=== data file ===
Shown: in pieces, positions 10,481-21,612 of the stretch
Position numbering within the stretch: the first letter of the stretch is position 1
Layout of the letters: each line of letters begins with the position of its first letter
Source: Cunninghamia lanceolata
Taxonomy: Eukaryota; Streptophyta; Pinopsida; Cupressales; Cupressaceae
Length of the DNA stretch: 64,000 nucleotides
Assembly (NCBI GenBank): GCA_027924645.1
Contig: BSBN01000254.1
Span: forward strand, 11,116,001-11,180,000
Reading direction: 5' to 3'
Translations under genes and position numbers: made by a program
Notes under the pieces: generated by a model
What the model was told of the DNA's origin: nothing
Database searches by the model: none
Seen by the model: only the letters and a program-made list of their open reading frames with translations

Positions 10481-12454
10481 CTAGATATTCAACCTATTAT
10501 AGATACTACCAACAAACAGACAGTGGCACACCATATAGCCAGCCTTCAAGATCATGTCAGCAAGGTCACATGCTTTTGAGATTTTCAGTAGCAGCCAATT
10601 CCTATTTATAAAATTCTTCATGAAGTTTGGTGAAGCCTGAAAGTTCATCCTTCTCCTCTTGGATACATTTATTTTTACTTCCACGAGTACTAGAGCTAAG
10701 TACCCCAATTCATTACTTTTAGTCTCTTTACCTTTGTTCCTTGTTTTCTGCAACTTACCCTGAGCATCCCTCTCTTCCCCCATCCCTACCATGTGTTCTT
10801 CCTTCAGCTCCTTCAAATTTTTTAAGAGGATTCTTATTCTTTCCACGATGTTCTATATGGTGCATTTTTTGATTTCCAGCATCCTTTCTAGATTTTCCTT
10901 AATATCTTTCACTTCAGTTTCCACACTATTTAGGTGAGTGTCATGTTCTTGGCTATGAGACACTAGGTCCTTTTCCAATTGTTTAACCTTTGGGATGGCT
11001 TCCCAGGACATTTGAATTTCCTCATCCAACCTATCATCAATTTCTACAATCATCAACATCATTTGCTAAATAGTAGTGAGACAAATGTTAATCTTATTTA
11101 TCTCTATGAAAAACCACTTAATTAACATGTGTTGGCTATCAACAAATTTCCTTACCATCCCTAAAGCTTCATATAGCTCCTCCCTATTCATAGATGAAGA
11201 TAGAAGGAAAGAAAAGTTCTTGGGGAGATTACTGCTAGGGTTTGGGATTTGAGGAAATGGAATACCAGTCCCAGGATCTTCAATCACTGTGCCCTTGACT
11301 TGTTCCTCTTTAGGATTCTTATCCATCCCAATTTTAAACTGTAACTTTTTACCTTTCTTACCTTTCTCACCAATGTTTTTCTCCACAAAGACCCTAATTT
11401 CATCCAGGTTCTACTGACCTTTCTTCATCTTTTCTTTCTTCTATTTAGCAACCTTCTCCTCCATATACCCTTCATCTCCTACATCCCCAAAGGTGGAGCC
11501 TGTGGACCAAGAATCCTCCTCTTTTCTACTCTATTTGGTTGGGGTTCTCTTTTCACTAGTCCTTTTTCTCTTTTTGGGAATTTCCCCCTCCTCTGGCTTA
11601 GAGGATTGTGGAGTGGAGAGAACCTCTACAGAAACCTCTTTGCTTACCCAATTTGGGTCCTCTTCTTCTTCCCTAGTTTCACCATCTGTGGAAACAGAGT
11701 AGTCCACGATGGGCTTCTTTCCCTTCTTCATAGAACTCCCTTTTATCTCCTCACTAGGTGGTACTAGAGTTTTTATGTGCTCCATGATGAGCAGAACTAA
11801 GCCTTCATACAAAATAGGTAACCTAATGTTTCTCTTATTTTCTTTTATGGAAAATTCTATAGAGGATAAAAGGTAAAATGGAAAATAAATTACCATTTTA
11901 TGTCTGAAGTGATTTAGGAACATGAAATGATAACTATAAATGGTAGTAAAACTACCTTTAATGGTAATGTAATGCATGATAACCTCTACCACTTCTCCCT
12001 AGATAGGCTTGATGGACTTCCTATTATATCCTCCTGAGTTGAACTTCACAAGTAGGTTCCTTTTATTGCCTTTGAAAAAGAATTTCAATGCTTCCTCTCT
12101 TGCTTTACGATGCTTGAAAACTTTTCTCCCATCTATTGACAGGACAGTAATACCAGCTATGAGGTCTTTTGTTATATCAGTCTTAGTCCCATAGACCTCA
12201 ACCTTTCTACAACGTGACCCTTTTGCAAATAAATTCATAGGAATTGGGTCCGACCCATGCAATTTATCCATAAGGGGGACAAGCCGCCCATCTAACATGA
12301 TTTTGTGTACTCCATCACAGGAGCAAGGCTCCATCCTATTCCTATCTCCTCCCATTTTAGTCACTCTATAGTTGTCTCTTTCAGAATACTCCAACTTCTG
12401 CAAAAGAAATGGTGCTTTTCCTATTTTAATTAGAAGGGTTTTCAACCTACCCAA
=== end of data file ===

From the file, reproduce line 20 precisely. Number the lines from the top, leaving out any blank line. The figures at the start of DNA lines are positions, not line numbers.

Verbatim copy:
10701 TACCCCAATTCATTACTTTTAGTCTCTTTACCTTTGTTCCTTGTTTTCTGCAACTTACCCTGAGCATCCCTCTCTTCCCCCATCCCTACCATGTGTTCTT